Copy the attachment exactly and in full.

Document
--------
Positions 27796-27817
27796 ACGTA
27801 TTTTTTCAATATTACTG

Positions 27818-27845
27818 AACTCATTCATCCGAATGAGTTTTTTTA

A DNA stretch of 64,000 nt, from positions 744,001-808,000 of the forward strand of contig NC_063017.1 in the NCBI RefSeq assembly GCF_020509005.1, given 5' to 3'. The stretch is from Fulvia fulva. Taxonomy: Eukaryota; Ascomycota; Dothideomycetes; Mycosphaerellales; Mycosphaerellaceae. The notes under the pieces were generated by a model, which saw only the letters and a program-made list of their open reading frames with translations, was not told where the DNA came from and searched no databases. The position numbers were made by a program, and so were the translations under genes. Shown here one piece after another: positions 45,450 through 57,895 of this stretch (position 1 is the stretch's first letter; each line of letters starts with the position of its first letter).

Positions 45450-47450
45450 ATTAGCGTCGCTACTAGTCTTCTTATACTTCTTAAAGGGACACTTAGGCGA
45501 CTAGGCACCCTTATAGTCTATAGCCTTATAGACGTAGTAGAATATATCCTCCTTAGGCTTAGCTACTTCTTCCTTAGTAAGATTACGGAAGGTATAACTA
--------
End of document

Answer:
Positions 27796-27817
27796 ACGTA
27801 TTTTTTCAATATTACTG

Positions 27818-27845
27818 AACTCATTCATCCGAATGAGTTTTTTTA

A DNA stretch of 64,000 nt, from positions 744,001-808,000 of the forward strand of contig NC_063017.1 in the NCBI RefSeq assembly GCF_020509005.1, given 5' to 3'. The stretch is from Fulvia fulva. Taxonomy: Eukaryota; Ascomycota; Dothideomycetes; Mycosphaerellales; Mycosphaerellaceae. The notes under the pieces were generated by a model, which saw only the letters and a program-made list of their open reading frames with translations, was not told where the DNA came from and searched no databases. The position numbers were made by a program, and so were the translations under genes. Shown here one piece after another: positions 45,450 through 57,895 of this stretch (position 1 is the stretch's first letter; each line of letters starts with the position of its first letter).

Positions 45450-47450
45450 ATTAGCGTCGCTACTAGTCTTCTTATACTTCTTAAAGGGACACTTAGGCGA
45501 CTAGGCACCCTTATAGTCTATAGCCTTATAGACGTAGTAGAATATATCCTCCTTAGGCTTAGCTACTTCTTCCTTAGTAAGATTACGGAAGGTATAACTA